Here’s a brain-storm wish list of my dream sql health check (Did I really just say that? Dream sql health check? I did, didn’t I. That’s it, I’m knocking off early for a pint).
Useful for a DBA – minimum of unnecessary information, focus on actionable items, pinpoints issues to improve health
Deliverable to other DBA or interested party – focus on showing steady improvement or consistently high overall health. Should be explainable, organized, professional, comprehensive, readable and understandable. Should satisfy – to some degree – typical audit requirements.
Quantifies health (e.g. 60%, B-, 5/10). The health quantification should be meaningful and easily explainable.
Illustrates trends in overall health over time
Leverages post SQL2008 out-of-box ‘health’ features – system health extended events and ring buffers, policy based management.
Centralized collection (w\option for single instance runs)
- Include some functionality that examines policies in the Policy Based Management for specific categories of policies and reports on them.
- Include some functionality that examines jobs for a specific category that would indicate a custom maintenance job and possibly prioritize them in the report.
- Allows exclusion of some checks, but this idea can be expanded on so that – for instance – a daily health check is executed for just the backup section of the report. Via a SSRS subscription or db_mail this backup report would be emailed to the DBA team and\or the DB owner for morning review. This could be helpful solution for a number of different frequently requested reports – index frag, disk space, ect.
- Incorporate an ‘.ini’ configuration file for each instance (could be txt or xml) to keep ideal configurations. Initially the ini file contains best-practice\default values, but the DBA either brings the instance in line with the best-practice\default values or – in case of exceptions – edits the ini file to match the instance settings. In this way the overall health visibly improves.
There are three categories health check info falls into. A report could be organized according to these categories and with sub heading for server, instance, database, table levels ….
And here’s a list of what could be included in each category.
- Overall Heath Rating\Grade
- OS Version and Service Pack
- Is Physical \ Virtual
- Nodes ect
- CPU (make\model, speed, platform (32\64bit)
- Description of use e.g. “sharepoint server”, “backend of web, critical”
- Global Trace Flags
- Logical CPUs
- Min \ Max
- Total Server Memory \ Target Server Memory
- PLE Snapshot
- Is AWE?
- VAS =
- SQL Service has lock pages in memory?
- SQL Service account instance file initialization?
- SQL Service account
- PBM enabled\configured
- Data Collector enabled\configured
- Resoure Gov enabled\configured Login trigger?
- Database Mail enabled\configured
- SQL Error Log file count and last cycled
- TempDB file count and sizes
- DB file locations (eg not with system dbs)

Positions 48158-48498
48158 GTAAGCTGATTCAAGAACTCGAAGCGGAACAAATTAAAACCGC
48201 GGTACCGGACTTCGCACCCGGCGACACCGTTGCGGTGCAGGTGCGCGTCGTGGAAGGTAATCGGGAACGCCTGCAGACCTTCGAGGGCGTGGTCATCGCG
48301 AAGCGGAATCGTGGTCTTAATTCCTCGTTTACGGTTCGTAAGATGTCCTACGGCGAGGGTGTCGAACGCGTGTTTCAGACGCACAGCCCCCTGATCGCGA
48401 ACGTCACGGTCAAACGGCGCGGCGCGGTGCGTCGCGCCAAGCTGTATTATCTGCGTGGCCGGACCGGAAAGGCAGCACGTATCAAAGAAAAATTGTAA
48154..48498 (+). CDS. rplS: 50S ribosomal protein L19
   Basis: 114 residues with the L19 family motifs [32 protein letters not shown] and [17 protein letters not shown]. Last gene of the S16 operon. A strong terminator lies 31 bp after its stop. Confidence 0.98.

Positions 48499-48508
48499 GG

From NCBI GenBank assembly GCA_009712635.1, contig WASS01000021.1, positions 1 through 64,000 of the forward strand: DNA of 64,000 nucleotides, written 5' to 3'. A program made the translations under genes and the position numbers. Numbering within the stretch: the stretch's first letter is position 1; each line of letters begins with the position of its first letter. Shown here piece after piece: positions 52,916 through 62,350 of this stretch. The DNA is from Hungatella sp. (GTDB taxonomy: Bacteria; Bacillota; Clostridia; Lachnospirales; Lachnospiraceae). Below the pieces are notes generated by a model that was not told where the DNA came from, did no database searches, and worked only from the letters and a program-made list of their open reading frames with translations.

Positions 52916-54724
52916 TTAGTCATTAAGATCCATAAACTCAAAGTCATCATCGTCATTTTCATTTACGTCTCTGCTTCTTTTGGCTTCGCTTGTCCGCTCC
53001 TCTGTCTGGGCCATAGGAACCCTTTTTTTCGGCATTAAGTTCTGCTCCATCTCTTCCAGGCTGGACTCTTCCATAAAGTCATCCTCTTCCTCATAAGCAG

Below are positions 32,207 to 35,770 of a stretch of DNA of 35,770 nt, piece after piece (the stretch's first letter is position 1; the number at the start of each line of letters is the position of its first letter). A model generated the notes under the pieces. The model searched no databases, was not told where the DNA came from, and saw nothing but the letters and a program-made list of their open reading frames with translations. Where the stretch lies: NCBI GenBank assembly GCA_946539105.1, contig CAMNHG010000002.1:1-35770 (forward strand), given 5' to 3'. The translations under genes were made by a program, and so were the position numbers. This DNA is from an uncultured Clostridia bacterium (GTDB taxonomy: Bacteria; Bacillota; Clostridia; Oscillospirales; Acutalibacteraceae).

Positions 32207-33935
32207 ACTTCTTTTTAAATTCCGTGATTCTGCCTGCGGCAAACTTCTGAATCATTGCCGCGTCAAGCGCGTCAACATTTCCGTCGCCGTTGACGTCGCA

- Some key ‘best practice’ settings from sys.configurations
- max server memory (MB) =
- min server memory (MB) =
- affinity I/O mask = 0
- affinity mask = 0
- affinity64 I/O mask = 0
- affinity64 mask = 0
- Agent XPs = 1
- backup compression default = 1
- cost threshold for parallelism = 25
- Database Mail XPs = 1
- default trace enabled = 1
- fill factor (%) = 0
- lightweight pooling = 0
- max degree of parallelism = 0
- optimize for ad hoc workloads = 1
- priority boost = 0
- recovery interval (min)= 0
- remote admin connections = 1
- scan for startup procs = 0
- show advanced options = 1
- xp_cmdshell = 1
- Database configurations
- Status = ONLINE
- Mirrored\AG member =
- Published =
- Subscriber =
- RCSI =
- Encrypted =
- Read only =
- Broker Enabled =
- Compatibility Level = Server Compatibility Level
- File growth in percent = 0
- File growth > 10MB = 1
- Page Verify = CHECKSUM
- Recovery setting = (FULL|SIMPLE|BULK)
- Forced Parameterization = 0
- Auto Close = 0
- Auto Shrink = 0
- Auto Update Stats = 1
- Auto Update Stats Asynch = 1
- Orphaned Users Count = 0
- Suspect pages = 0
- Separation of mdf and ldf
Health and Performance:
- Monitoring – is it installed and running
- %Free Disk Space
- %Free Memory
- %CPU usage (snapshot or short history via ring buffer)
- Waits (top 95th % percentile)
- Default trace
- Count of key events (e.g. sorts, hash joins, file growth, etc.)
- Error Log
- Scrape for Sev 16-25
- Count of suspect pages
- Backup Jobs
- Schedules and durations (overlaps?)
- Top 1-3 High Resource Use Queries (from system health extended event or plan cache)
- Recent Blocking & Deadlocking (system health extended event)
- Snapshot Batch\sec, Compilations and Recompilations
- DB file sizes & space free
- Database Backups
- Date of most recent full and log
- DB space allocation – data, index, allocated, unused
- DB size trending (via backup size)
- Index Fragmentation
- Index Use — unused, writes>reads, high-use\hot-spots
- Missing Indexes (top 95th % percentile)
- Duplicate Indexes
- Overlapping Indexes
- Stats last updated
… end of brain dump! Now, time to get to work and build some stuff!
I’m sure there could be more … whats on your SQL health check list?